|If my analysis of the performance of the U.S. economy during the last sixty years is accepted, to what policy conclusions does it point? . . . Public ownership of the means of production and planning to meet the needs of all the people [won’t be] a serious option . . . any time soon. The question should therefore be reformulated: what could be done within the framework of the private-enterprise system to make it work better? The second indispensable change needed to make the private-enterprise economy work better is a redistribution of wealth and income towards greater equality. We live in a period in which an unprecedented and growing share of society’s income accrues to corporations and wealthy rentiers, while the share of the underlying population stagnates or declines. This implies a permanent imbalance between society’s potential for adding to its stock of capital and its flagging consumer power . . . Would the capitalist class as a whole, in extremis, be willing to give up half of what it has to save the other half? I have a feeling that the fate of the private-enterprise system may depend on the answer to this question. [“Reminiscences,” Monthly Review, May 1995.]|
| There is indeed continuity with this political stance in the current efforts of Monthly Reviewto project a “21st-century socialism” that, unpacked, is more radical social democracy rather than Marxian socialism. The “falling rate of profit” thesis, in contrast, implies that the only way out of a capitalist crisis is through an increase in the rate of exploitation of workers. Here too the crisis problem might in theory be overcome within the framework of capitalism, but only by greatly increasing the rate of surplus value. This, however, implies an explosive intensification of the class struggle (which is precisely what we are seeing now in Ireland and beyond).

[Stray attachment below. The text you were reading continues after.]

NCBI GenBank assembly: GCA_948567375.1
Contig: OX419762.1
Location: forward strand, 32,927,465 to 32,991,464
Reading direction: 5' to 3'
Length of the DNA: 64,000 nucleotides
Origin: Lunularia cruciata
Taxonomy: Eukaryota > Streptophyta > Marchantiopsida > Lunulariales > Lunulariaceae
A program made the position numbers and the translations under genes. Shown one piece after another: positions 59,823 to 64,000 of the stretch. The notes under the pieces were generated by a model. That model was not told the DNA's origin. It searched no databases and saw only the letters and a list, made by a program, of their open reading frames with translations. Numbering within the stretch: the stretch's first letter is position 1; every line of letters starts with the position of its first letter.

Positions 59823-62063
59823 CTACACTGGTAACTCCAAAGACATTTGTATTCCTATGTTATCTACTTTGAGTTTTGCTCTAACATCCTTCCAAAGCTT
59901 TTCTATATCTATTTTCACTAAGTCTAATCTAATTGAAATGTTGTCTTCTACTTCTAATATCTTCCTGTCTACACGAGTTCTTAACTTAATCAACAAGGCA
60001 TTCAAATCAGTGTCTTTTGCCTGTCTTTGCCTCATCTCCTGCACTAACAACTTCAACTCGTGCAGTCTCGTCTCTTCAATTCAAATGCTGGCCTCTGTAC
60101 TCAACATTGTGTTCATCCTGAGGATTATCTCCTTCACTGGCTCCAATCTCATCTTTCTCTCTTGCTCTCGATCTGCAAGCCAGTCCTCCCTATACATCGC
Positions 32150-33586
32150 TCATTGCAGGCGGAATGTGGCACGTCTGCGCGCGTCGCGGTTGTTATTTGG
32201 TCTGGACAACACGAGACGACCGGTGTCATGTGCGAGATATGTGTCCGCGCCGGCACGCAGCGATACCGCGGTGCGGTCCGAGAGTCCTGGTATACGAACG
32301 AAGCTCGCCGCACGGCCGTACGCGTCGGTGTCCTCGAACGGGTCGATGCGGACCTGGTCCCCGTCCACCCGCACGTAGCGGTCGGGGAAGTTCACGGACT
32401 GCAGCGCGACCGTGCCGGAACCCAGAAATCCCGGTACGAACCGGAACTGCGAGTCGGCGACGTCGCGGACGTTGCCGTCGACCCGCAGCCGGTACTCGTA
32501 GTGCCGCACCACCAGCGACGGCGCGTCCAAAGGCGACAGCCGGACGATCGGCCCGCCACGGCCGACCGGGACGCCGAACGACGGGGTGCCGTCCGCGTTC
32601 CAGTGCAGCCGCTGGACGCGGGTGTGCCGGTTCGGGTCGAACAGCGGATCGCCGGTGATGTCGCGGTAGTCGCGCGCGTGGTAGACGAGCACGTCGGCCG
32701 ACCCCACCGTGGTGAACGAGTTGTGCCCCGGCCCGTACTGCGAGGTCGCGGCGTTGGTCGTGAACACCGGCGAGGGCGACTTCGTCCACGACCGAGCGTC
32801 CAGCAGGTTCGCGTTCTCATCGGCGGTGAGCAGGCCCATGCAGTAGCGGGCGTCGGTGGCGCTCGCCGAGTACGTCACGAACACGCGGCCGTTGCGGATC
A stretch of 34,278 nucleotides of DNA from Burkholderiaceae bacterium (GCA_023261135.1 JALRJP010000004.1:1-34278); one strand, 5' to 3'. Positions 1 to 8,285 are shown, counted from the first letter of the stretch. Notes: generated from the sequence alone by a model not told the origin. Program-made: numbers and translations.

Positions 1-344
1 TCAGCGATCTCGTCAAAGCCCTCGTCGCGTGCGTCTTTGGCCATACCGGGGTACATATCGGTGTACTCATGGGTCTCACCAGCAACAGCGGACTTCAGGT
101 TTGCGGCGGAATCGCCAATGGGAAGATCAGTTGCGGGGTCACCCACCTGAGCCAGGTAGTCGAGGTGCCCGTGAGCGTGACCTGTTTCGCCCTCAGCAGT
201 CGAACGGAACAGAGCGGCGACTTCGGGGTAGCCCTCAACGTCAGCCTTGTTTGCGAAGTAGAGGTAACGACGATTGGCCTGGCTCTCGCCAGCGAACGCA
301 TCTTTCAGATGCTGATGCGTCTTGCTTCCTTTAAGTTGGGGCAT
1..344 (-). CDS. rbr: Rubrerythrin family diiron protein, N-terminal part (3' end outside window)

Aside from this, other issues are evident in the opinion article that are worth revisiting. One is the argument advanced about the notion of falling consumption capacity on the part of the working class, which in time—admittedly in confluence with other variables—leads to a generalised crisis of capitalism. Intuitively, there is some logic to this argument: if workers’ pay or share of income (or both) are falling, personal consumption demand will tend to fall (unless it is offset by something else, such as credit).
This reduces profits, and sets the stage for an economic crisis or recession. However, this thesis is problematic when we consider that a decline in personal consumption demand can be offset by a rise in another component of demand, for example investment demand. Investment demand consists of spending by businesses to build such things as factories, machinery, and so on.
So if investment demand rises, and the increase is large enough to offset the fall in personal consumption demand, a decline in wages, or workers’ share of income, does not lead to a decline in total demand and therefore does not lead to an economic crisis.
Of course “under-consumptionists” would counter that investment demand cannot grow faster than personal consumption demand in the long run: ultimately, consumers have to buy the stuff. This, however, ignores the fact that a significant section of demand within capitalism is internal to capital, i.e. capitalists selling to each other within “closed circuits.” Mining companies, for example, sell iron to companies that use the iron to make steel; steel companies sell the steel to companies that use it to build mining equipment; companies that build mining equipment sell to the mining companies.